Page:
It is a familiar pattern. Whenever a terrorist commits an atrocity, his apologists start blaming society or, even worse, the victims. Hence, it was not surprising that after Mohamed Merah, a French jihadist of Algerian descent, killed a rabbi and three Jewish children in Toulouse last week, some immediately blamed the Jews.
Merah had cold-bloodedly videotaped how he chased an eight-year old girl across a school playground and murdered her with three bullets in the head, and how he executed Rabbi Sandler and his three- and six-year old sons. Even so, some did not hesitate to compare his acts to military operations of the Israeli army in Gaza.
That alone is shocking, but that the comparison was made by the head of foreign policy of the European Union makes matters even worse. And yet, one week after comparing the Jewish children that were intentionally murdered in Toulouse with young Palestinian victims of the Israeli army’s defensive air strikes in Gaza, Catherine Ashton, the European Union’s High Representative for Foreign Affairs and Security Policy, is still in office. Not a single one of the 27 governments of the member states of the European Union is asking for her resignation.
Israeli politicians reacted with indignation to Ashton’s comparison. Her remarks, however, are not surprising given her past as an activist who belonged to the “Blame the West first” crowd. Some people, when confronted with sociopathic behavior, collaborate with it or look for arguments to prove that it is actually not a symptom of emotional disorder, but an attempt to right a wrong which someone has committed.
The European Union is one of the most outspoken and frequent international critics of Israel. Last week, this column pointed out its frequent unfair and biased reports about Israel. As Israel is a Western country, it is hated by anti-Western elements in the EU who depict the Palestinians as permanent victims of Israeli aggression.
Americans do not seem to be aware of it, but people with an anti-Western past control more than one third of the EU’s top positions. Catherine Ashton began her political career in the early 1980s when she was the treasurer of the Campaign for Nuclear Disarmament (CND), the main British peacenik organization, which, according to former Soviet dissident Vladimir Bukovsky, was on the Soviet Union’s payroll. She apparently still subscribes to these discredited and potentially self-destructive policies — evidently still as blind to totalitarian abuse of power as she was three decades ago. She is as unable to see the autocratic nature of Islam today as she was unable to see the autocratic nature of Communism then.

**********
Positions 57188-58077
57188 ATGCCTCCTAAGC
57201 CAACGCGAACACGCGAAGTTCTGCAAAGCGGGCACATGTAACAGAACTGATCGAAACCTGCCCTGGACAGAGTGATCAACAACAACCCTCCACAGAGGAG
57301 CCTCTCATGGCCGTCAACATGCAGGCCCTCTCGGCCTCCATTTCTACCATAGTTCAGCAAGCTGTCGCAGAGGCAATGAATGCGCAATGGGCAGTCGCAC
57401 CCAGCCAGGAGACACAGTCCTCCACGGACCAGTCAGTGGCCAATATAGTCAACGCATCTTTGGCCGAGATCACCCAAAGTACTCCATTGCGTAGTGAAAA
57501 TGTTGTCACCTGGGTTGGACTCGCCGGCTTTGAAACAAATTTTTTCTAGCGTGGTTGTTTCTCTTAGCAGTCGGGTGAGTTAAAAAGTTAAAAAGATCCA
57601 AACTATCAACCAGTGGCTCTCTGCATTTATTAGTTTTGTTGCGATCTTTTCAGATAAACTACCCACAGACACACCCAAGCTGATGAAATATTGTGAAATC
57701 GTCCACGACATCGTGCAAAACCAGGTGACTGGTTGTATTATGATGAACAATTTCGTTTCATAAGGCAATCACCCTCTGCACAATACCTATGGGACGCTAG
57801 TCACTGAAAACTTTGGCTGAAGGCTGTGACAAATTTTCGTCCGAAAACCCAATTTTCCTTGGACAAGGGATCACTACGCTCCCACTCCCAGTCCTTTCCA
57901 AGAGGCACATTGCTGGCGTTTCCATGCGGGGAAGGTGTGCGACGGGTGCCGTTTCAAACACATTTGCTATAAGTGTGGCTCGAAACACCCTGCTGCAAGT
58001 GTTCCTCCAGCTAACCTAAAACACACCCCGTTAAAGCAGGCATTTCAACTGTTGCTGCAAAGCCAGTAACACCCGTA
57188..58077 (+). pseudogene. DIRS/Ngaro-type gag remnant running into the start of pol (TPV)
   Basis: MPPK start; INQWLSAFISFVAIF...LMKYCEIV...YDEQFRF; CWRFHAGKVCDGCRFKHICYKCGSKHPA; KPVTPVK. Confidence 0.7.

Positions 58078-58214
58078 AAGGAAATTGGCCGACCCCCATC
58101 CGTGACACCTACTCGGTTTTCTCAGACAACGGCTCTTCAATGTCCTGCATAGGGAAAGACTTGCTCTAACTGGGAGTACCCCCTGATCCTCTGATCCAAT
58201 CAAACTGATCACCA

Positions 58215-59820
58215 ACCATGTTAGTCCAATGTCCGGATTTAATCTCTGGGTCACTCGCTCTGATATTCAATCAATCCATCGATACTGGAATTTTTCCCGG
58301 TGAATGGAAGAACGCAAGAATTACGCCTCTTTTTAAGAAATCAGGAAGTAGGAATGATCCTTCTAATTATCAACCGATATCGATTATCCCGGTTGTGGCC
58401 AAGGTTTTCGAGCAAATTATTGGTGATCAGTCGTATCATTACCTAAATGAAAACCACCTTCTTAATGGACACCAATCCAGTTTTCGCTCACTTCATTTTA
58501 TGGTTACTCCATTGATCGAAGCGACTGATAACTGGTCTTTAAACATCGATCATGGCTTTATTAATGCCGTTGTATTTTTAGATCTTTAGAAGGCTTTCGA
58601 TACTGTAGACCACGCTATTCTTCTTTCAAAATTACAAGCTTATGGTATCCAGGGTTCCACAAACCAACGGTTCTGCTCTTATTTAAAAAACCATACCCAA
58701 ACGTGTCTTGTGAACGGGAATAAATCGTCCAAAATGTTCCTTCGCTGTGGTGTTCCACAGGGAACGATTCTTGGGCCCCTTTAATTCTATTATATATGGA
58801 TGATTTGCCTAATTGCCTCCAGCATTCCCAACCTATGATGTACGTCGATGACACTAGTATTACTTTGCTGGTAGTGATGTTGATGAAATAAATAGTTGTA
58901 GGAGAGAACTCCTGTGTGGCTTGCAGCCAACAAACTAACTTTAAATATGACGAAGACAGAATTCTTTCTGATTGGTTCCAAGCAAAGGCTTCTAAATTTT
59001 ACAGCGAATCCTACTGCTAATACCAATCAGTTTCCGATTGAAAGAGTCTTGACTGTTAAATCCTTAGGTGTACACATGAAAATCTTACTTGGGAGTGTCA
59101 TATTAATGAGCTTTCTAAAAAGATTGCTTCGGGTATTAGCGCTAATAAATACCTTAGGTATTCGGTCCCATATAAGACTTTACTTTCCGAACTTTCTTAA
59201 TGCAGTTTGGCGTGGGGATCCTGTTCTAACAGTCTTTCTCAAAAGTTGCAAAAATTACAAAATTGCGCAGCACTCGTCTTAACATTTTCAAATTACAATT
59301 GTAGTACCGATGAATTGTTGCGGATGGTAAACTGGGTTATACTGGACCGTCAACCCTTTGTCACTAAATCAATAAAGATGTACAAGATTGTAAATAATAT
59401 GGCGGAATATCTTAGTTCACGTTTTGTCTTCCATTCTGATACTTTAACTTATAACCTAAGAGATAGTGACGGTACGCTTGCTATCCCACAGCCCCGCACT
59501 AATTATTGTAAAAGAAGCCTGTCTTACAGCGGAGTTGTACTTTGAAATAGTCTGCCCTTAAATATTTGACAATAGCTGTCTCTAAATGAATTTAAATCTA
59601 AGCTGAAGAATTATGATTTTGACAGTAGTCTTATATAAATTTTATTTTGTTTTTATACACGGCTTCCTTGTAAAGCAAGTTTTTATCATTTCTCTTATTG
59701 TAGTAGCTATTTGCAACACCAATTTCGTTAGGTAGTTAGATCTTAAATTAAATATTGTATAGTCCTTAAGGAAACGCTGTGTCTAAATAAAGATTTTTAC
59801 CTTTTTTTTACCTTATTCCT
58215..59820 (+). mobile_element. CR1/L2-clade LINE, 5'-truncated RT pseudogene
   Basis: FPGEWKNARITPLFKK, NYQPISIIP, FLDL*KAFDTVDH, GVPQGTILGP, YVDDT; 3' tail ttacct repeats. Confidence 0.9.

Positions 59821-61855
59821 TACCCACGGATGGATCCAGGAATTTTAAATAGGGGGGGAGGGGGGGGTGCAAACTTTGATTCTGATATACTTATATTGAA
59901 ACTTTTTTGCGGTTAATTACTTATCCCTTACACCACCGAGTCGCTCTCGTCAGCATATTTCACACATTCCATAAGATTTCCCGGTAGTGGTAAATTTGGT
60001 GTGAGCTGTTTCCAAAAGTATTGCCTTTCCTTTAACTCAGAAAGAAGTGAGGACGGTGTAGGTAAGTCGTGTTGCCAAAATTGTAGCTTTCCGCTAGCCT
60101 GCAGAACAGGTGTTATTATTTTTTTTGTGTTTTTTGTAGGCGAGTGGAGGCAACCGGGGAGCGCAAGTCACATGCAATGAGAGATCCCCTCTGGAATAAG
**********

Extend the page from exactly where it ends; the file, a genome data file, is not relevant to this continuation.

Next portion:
“Imagine,” The Economist wrote in 2010 when Ashton was appointed to head the EU’s foreign department, “a 1980s Europe where CND had triumphed, … surrendering to Kremlin pressure and propping up the evil empire. … Given the Soviet Union’s history of mass murder, subversion, and deceit, it is astonishing that even tangential association with Soviet-backed causes in the past does not arouse … moral indignation.”
No rigorous scrutiny of Ashton’s remarks then, no rigorous scrutiny of Ashton’s remarks last week.
Unfortunately, Ashton is not alone. Ten of the 27 members of the European Commission, the EU’s executive, were on the side of repressive totalitarian rule during the Cold War. They were either Communist Party apparatchiks or anti-Western Marxist Socialists who considered the West as bad as the Soviet Union. Two of the current EU commissioners were members of the Soviet Communist Party (the Estonian Siim Kallas and the Latvian Andris Piebalgs), two were members of the Czechoslovakian Communist Party (the Czech Štefan Füle and the Slovak Maroš Šefcovič), one was a member of the Yugoslav Communist Party (the Slovenian Janez Potočnik), one was a member of the Greek Communist Party (Maria Damanaki), and one was a former member of the Portuguese Maoist Party (EU Commission President José Manuel Barroso). Two others were Marxist Social-Democrats close to the Communist Party (the Hungarian László Andor and the Spaniard Joaquín Almunia), and one, Catherine Ashton, was active in a Soviet sponsored “peace organization” attempting to prevent the West from defending itself against Soviet aggression.
Apart from a vain attempt by Gerard Batten, a British Member of the European Parliament, to block the appointment in 2010 of EU commissioners who “have been associated with oppressive regimes” or “have participated in non-democratic governments or political movements,” no one seemed to mind that a third of the members of the European Commission are former collaborators of a regime that slaughtered 20 million of its own people under Josef Stalin. Today, Israel is paying the price for this lack of rigorous scrutiny on the part of the Europeans.
After Ashton was criticized by Israeli politicians for making the Toulouse-Gaza comparison, she expressed her “sadness at the distortion of my remarks.” Instead of apologizing, she blamed her critics for “distorting” her message. Meanwhile, she manipulated the transcript of her remarks by adding to the online version of her speech a reference to Israeli children in Sderot who have been the victims of literally thousands of Palestinian rocket attacks. If thousand of rockets were to land, year after year, in the suburbs Brussels or Florence, what would you recommend the residents there do? Reward the adversary by abandoning those cities? In any event, the previous online version of the transcript made no reference to Sderot.
About the Author: Peter Martino is a European affairs columnist for the Gatestone Institute.
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